Just last month, Karen Martin, editor, BBC News, turned down a promotion at the broadcaster after discovering she was offered substantially less than a man for the same job.
“I’ve been assured our roles and responsibilities are the same. I’ve also been told my appointment was ‘very well deserved’. It’s just that I’m worth £12,000 less," she said, speaking at the 3rd Women in News Summit last week.
“For me it has never been about the actual salary. It has been about equal pay.”
Equal pay, equal rights, equal opportunity – the question of 'when will gender balance finally be achieved in newsrooms?' was discussed this year at the 71st World News Media Congress in Glasgow.
“I have received hundreds of messages of support from across the world,” said Martin, who noted she realises ‘practicality sometimes comes before principles’ when it comes to these matters in the workplace.
“You also have to ask yourself how much aggregation can you stomach.”
But women have been sidelined for too long, said Carin Andersson, Human Resources Director, MittMedia Förvaltnings AB, Sweden.
Andersson, who has spent decades studying the issues of gender in the workplace, believes it all comes down to the culture of a newsroom.
“Change is happening so slowly within our organisations – we have to do much more to achieve gender equality in our workplaces," she said.
Back in 2014, Andersson was focused on gender balance within the sports department at MittMedia. With 100 per cent of the team male, she was keen to make a change.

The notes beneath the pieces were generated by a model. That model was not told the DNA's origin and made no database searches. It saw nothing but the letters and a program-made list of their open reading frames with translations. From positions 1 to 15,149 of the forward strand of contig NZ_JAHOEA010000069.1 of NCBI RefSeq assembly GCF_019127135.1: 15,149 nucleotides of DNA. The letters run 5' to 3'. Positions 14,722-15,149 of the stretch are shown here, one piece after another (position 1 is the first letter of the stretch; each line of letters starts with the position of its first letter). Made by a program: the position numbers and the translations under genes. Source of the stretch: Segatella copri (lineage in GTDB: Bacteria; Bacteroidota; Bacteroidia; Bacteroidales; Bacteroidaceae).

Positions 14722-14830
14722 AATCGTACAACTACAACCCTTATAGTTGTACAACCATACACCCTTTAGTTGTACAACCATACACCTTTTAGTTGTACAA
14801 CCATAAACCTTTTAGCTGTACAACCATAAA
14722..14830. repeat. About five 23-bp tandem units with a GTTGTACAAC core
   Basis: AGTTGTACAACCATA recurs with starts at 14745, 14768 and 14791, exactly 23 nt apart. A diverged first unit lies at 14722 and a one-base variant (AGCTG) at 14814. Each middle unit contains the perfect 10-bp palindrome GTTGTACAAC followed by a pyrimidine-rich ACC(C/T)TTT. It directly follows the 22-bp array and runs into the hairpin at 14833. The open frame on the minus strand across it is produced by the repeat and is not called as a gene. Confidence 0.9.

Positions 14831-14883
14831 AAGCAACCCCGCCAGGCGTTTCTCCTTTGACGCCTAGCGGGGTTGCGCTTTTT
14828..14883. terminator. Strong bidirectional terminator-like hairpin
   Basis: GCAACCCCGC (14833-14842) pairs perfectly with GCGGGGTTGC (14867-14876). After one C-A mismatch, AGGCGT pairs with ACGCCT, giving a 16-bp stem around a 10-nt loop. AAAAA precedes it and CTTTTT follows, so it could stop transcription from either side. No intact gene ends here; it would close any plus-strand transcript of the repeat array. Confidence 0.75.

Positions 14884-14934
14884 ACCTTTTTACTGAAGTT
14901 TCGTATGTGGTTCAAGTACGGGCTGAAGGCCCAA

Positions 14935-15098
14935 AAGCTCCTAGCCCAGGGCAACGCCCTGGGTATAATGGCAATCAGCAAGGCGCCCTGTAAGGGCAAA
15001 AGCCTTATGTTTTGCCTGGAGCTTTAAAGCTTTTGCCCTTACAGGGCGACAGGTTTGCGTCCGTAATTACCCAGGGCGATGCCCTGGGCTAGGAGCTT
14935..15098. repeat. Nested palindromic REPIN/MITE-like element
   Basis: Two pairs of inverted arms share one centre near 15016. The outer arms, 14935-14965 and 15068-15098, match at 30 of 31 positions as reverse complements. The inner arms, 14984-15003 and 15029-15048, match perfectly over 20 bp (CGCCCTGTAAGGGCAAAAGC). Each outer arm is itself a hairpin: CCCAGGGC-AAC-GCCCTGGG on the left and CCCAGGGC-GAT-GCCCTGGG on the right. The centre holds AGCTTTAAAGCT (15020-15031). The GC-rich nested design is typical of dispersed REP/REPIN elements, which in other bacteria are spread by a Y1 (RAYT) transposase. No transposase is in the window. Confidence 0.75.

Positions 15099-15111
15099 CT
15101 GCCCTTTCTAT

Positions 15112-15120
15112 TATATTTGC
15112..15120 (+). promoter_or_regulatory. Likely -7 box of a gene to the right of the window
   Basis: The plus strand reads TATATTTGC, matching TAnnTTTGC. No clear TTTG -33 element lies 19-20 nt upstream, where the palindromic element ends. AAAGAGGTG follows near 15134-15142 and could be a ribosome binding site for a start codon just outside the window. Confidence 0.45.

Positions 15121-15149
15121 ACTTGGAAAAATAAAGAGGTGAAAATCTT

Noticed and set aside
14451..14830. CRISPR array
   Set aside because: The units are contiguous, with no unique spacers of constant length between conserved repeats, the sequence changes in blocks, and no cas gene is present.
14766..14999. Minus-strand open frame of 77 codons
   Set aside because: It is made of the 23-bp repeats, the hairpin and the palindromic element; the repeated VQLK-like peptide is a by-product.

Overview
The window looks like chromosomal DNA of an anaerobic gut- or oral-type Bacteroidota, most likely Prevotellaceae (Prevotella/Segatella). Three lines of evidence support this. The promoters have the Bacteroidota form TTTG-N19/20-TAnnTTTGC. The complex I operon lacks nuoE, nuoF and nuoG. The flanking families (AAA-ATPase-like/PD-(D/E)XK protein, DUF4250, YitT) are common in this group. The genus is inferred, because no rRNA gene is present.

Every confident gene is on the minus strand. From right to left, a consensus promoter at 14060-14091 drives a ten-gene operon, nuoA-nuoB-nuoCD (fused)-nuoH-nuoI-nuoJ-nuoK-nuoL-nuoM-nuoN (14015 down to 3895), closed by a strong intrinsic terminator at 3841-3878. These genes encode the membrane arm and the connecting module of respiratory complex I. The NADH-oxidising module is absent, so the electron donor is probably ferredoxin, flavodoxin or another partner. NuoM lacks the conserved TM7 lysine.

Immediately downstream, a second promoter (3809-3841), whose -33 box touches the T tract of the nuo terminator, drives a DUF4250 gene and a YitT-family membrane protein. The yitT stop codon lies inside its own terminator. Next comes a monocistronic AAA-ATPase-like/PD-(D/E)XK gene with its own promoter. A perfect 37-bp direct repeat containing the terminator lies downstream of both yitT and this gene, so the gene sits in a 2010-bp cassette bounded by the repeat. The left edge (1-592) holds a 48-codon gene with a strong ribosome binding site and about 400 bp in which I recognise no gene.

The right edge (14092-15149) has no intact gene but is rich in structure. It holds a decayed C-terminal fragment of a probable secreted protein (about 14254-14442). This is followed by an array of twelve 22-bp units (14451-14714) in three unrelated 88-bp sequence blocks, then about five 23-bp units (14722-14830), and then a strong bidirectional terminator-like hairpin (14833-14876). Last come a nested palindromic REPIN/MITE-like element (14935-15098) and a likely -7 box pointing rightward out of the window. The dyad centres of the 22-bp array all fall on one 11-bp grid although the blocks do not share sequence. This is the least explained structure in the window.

“We talked to the CEO about how important it was for the business that we have women writing about hockey, football and athletics – I love these sports but we had 54 writers, and they were all male,” she said.
“We thought, next time we hire someone, we have to hire a woman. After two and a half years, there were 17 women working within the sports department... but I had created a big problem.”
Andersson found that these female reporters were working for only half a year before they resigned. One told her that she was sexually harassed as a result of taking on the job.
“I had to gather them all together – experienced, professional journalists – who explained to me what the problem was, and I was ashamed of how these women were treated by their colleagues and out doing the job in the field,” she said.
“It was clear that gender balance is not simply about hiring more women. For true gender balance, you need to transform the culture.
“We need to be training managers and employees on what gender balance is, what being respected at work should be like and what given the same opportunities and the same rights means.”
Since her realisation and the implementation of training, the sexual harassment has become a little better within the organisation, she said.
“We must all realise that it is not about gender balance anymore, it is the culture – and we need to act now.”
By Caroline Scott